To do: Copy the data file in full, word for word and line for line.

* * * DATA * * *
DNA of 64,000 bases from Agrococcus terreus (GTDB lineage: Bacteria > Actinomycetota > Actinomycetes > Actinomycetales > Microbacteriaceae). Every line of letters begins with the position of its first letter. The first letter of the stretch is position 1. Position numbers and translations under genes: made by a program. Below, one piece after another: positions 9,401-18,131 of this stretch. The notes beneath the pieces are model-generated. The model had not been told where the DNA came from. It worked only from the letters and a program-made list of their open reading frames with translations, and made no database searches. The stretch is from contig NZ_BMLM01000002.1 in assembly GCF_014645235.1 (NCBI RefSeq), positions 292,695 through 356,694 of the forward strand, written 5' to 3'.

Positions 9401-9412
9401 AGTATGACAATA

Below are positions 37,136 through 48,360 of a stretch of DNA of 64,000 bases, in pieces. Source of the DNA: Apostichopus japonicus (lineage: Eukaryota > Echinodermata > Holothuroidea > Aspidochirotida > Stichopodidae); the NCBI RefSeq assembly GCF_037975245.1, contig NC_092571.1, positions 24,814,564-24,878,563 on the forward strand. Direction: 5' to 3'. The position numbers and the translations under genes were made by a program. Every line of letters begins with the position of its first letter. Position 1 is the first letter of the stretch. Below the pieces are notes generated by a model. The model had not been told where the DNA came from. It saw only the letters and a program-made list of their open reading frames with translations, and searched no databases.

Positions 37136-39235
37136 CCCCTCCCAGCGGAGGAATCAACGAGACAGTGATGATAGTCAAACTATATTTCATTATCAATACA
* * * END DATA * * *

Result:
DNA of 64,000 bases from Agrococcus terreus (GTDB lineage: Bacteria > Actinomycetota > Actinomycetes > Actinomycetales > Microbacteriaceae). Every line of letters begins with the position of its first letter. The first letter of the stretch is position 1. Position numbers and translations under genes: made by a program. Below, one piece after another: positions 9,401-18,131 of this stretch. The notes beneath the pieces are model-generated. The model had not been told where the DNA came from. It worked only from the letters and a program-made list of their open reading frames with translations, and made no database searches. The stretch is from contig NZ_BMLM01000002.1 in assembly GCF_014645235.1 (NCBI RefSeq), positions 292,695 through 356,694 of the forward strand, written 5' to 3'.

Positions 9401-9412
9401 AGTATGACAATA

Below are positions 37,136 through 48,360 of a stretch of DNA of 64,000 bases, in pieces. Source of the DNA: Apostichopus japonicus (lineage: Eukaryota > Echinodermata > Holothuroidea > Aspidochirotida > Stichopodidae); the NCBI RefSeq assembly GCF_037975245.1, contig NC_092571.1, positions 24,814,564-24,878,563 on the forward strand. Direction: 5' to 3'. The position numbers and the translations under genes were made by a program. Every line of letters begins with the position of its first letter. Position 1 is the first letter of the stretch. Below the pieces are notes generated by a model. The model had not been told where the DNA came from. It saw only the letters and a program-made list of their open reading frames with translations, and searched no databases.

Positions 37136-39235
37136 CCCCTCCCAGCGGAGGAATCAACGAGACAGTGATGATAGTCAAACTATATTTCATTATCAATACA